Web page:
(3) The quality of goods includes their state and condition; and the following aspects (among others) are in appropriate cases aspects of the quality of goods—
(a) fitness for all the purposes for which goods of that kind are usually supplied;
(b) appearance and finish;
(c) freedom from minor defects;
(d) safety;
(e) durability.


I would have thought you could've had 'em on (a), (c) and certainly (d).
 

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Discussion Starter #13
^ What happened to The Consumer Rights Act 2015, Section 9(3)?:

(3) The quality of goods includes their state and condition; and the following aspects (among others) are in appropriate cases aspects of the quality of goods—
(a) fitness for all the purposes for which goods of that kind are usually supplied;
(b) appearance and finish;
(c) freedom from minor defects;
(d) safety;
(e) durability.


I would have thought you could've had 'em on (a), (c) and certainly (d).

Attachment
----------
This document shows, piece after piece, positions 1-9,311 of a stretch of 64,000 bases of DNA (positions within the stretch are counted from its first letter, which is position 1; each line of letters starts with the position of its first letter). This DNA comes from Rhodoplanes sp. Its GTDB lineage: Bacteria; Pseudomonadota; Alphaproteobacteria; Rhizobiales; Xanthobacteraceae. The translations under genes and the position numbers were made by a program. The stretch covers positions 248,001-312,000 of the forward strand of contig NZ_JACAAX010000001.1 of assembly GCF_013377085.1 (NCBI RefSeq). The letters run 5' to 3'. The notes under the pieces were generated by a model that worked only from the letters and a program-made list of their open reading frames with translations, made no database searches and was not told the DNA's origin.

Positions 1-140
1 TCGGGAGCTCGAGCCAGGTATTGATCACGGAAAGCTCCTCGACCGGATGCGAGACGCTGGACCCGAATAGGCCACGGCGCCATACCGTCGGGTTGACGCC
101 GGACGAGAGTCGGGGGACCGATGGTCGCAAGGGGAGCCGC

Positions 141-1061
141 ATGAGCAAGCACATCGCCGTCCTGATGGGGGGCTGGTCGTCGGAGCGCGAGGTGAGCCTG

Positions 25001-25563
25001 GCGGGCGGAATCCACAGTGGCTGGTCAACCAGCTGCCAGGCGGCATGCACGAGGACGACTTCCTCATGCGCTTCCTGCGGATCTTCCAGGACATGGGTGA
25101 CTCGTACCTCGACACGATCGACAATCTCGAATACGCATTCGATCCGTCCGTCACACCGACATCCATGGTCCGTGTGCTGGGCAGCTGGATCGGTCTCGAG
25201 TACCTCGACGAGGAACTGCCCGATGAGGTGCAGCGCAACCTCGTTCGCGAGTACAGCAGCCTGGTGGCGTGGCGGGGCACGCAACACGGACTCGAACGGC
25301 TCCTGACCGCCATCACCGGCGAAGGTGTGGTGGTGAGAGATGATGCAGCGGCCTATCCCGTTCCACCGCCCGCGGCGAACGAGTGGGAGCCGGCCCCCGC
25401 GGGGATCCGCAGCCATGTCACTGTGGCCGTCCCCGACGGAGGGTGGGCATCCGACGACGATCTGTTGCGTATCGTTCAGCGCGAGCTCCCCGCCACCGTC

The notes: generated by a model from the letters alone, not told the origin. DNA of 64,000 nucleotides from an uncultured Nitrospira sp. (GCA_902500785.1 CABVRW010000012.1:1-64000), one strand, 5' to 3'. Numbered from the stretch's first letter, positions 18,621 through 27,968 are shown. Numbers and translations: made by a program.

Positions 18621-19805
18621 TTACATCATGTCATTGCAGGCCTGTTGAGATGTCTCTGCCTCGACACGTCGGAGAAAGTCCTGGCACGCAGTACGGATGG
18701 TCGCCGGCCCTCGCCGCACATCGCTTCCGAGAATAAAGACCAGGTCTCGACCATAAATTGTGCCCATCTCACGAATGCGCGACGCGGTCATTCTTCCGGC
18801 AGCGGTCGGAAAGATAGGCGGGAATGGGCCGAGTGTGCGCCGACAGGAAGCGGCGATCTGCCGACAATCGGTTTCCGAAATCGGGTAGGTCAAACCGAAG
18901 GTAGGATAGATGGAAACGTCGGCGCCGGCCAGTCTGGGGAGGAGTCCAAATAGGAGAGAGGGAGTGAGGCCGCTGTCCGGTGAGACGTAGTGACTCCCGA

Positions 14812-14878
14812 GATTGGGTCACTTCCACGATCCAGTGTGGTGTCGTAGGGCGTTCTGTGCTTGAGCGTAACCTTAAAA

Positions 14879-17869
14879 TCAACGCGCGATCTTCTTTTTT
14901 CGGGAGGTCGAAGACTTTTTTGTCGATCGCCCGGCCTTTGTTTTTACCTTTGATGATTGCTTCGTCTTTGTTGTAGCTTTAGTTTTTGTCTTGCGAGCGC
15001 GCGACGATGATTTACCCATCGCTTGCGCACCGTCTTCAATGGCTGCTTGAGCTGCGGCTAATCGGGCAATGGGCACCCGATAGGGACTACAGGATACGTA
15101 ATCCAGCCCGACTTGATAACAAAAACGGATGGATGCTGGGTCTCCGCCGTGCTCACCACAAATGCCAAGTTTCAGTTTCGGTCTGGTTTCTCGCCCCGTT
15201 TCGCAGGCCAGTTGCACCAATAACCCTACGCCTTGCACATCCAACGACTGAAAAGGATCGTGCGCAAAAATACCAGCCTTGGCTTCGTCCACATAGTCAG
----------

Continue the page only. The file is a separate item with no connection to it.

I read up on my UK consumer rights. In this case, it would be extremely difficult if not impossible to prove that a subtle fuzzy buzz steering vibration would be deemed a fault or defect. The dealer rejected that completely, as they would. I would have to go through a protracted legal campaign against the corporate might of MB with most likely failure. So MB are under no obligation to buy the car back. However they did but at less than what I paid as they said, they have a business to run.
 

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I read up on my UK consumer rights. In this case, it would be extremely difficult if not impossible to prove that a subtle fuzzy buzz steering vibration would be deemed a fault or defect. The dealer rejected that completely, as they would. I would have to go through a protracted legal campaign against the corporate might of MB with most likely failure. So MB are under no obligation to buy the car back. However they did but at less than what I paid as they said, they have a business to run.
Actually your case is against the retailer / dealer, not MB. The retailer / dealer sold you the car, after all, and that's who your contract was with.